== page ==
During World War II the Soviet Army established the world’s only reindeer transport battalion. More than 1000 reindeer herders and 6000 reindeer were mobilized from Nenets Autonomous Okrug to the Karelian Front.
The memorial was opened on February 23, the Defender of the Fatherland’s Day. Photo: Andrey Vokuev
In addition to the Nenets, also reindeer herders from Murmansk, Arkhangelsk and Komi districts were mobilized to the front.
During 1944, the Karelian Front participated in the final offensive against Finland which led to the Soviet-Finnish armistice. In October 1944 it conducted the Petsamo-Kirkenes Operation, capturing parts of northern Finland and liberating the easternmost parts of Norway from German occupation.
The Karelian Front conducted the only successful major military operation ever undertaken in an Arctic environment in modern warfare. Reindeer proved to be very useful in Arctic operations. One reindeer can pull up to 50 kg on a sledge behind it. They transported not only food and ammunition, they also carried urgent orders to officers and they carried mail, wounded soldiers and pilots from downed aircrafts back to their lines. The reindeer were even successfully used to pull downed aircrafts back to sites and units where they could be repaired.
Russia’s only aircraft carrier, the Northern Fleet’s “Admiral Kuznetsov”, has finished repairs and is ready to leave the port of Murmansk. According to a Russian news agency, the vessel will sail to Syria.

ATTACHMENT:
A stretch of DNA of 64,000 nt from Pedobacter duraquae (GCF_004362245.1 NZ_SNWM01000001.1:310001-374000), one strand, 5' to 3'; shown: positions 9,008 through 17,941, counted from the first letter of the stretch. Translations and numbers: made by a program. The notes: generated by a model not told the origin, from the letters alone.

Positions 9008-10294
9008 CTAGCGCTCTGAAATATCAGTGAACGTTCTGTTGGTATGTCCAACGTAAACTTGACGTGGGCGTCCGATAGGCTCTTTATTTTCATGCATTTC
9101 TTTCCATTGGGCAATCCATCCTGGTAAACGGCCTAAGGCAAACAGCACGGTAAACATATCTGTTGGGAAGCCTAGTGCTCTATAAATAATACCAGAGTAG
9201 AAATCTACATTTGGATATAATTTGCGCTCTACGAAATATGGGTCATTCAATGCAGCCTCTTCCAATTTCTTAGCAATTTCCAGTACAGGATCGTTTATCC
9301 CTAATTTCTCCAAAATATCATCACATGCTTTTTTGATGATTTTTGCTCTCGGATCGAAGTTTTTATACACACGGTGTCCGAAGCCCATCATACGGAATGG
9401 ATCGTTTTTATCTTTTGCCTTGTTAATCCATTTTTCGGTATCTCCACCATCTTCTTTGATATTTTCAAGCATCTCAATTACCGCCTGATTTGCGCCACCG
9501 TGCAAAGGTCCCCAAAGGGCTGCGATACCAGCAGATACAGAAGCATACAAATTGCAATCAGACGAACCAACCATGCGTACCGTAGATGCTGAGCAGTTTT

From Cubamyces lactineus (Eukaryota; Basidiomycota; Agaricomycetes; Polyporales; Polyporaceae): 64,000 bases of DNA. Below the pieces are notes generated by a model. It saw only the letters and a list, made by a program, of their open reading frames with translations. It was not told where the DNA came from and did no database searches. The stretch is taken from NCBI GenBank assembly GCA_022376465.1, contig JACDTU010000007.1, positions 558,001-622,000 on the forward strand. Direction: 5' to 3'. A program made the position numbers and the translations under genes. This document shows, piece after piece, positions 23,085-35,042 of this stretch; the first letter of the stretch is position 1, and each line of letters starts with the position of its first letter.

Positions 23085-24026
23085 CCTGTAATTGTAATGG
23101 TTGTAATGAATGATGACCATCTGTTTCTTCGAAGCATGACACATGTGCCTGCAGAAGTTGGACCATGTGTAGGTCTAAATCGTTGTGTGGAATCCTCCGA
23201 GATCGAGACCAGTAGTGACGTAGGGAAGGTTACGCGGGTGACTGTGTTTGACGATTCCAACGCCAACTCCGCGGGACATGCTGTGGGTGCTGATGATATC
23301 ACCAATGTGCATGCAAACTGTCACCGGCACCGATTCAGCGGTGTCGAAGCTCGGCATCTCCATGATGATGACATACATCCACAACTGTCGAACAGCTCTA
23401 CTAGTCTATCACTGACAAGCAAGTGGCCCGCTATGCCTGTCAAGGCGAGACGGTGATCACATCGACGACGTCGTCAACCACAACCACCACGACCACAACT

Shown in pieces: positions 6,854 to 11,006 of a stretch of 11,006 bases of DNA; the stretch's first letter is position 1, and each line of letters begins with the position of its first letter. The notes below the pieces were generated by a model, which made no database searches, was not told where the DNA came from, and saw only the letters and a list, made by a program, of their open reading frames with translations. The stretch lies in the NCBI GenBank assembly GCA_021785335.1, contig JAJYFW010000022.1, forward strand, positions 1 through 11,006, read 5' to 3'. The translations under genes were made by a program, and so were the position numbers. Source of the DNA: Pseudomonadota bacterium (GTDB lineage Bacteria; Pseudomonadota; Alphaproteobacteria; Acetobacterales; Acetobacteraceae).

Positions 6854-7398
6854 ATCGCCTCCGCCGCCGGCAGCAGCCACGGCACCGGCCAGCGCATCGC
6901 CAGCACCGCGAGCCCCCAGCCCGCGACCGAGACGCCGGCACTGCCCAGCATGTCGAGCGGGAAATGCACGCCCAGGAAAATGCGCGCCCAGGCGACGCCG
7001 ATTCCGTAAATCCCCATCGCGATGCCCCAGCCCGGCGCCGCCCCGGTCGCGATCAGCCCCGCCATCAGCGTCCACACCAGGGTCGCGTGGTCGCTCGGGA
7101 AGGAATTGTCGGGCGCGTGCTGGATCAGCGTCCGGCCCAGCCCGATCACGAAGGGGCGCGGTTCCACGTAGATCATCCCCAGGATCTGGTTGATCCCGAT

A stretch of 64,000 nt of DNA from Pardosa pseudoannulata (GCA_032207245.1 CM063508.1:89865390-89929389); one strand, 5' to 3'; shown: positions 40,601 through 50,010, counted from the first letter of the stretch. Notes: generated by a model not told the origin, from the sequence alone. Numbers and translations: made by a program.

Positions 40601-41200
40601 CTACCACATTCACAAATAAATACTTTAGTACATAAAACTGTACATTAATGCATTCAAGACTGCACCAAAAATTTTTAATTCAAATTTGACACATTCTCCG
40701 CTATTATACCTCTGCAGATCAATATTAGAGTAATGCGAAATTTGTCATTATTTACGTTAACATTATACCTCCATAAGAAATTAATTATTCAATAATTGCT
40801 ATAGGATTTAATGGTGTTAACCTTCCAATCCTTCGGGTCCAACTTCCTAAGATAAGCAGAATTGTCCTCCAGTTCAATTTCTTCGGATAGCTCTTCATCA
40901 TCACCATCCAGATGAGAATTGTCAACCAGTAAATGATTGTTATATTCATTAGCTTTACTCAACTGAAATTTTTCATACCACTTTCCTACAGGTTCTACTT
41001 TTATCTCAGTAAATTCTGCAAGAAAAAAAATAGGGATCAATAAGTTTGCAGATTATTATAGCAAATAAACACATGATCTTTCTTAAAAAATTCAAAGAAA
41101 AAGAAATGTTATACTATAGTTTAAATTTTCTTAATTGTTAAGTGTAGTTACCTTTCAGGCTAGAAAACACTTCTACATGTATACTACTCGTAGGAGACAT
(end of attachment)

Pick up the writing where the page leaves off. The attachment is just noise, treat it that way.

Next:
A century and a half ago, Norway was home to roughly three thousand brown bears, the majority of bears in all of Scandinavia. By 1930, the bears were virtually extinct. Decades of aggressive management tactics and bounties had wiped out one of the area’s most iconic species.
Microplastics, the tiny plastic particles that are accumulating in marine waters and big lakes around the world, are now showing up in the Arctic waters south and southwest of Svalbard, Norway, a new study says.
REYKJAVIK: The climatic changes taking place in the Arctic are a call to action for the world. We must answer with more international cooperation and more research, says Tore Hattrem, State Secretary of Norway’s Foreign Ministry.
“Partnership should and shall shape the development of the Arctic, therefore cooperation is the starting point for our Arctic policy,” Vladimir Barbin, Senior Arctic Official and representative to the Arctic Council, said at the Arctic Circle 2015 assembly.
August 9th, the Barents Region celebrated the UN International Day of the World’s Indigenous Peoples. The day was commemorated in several parts of the region, including Karasjok in Northern Norway and Teriberka in Northwestern Russia.
Norway’s Foreign Minister Børge Brende has asked Russia for an explanation to the high number of asylum seekers coming to Norway via Russia. Syrian refugees that have lived in Russia for a long time, will be stopped on the border and sent back.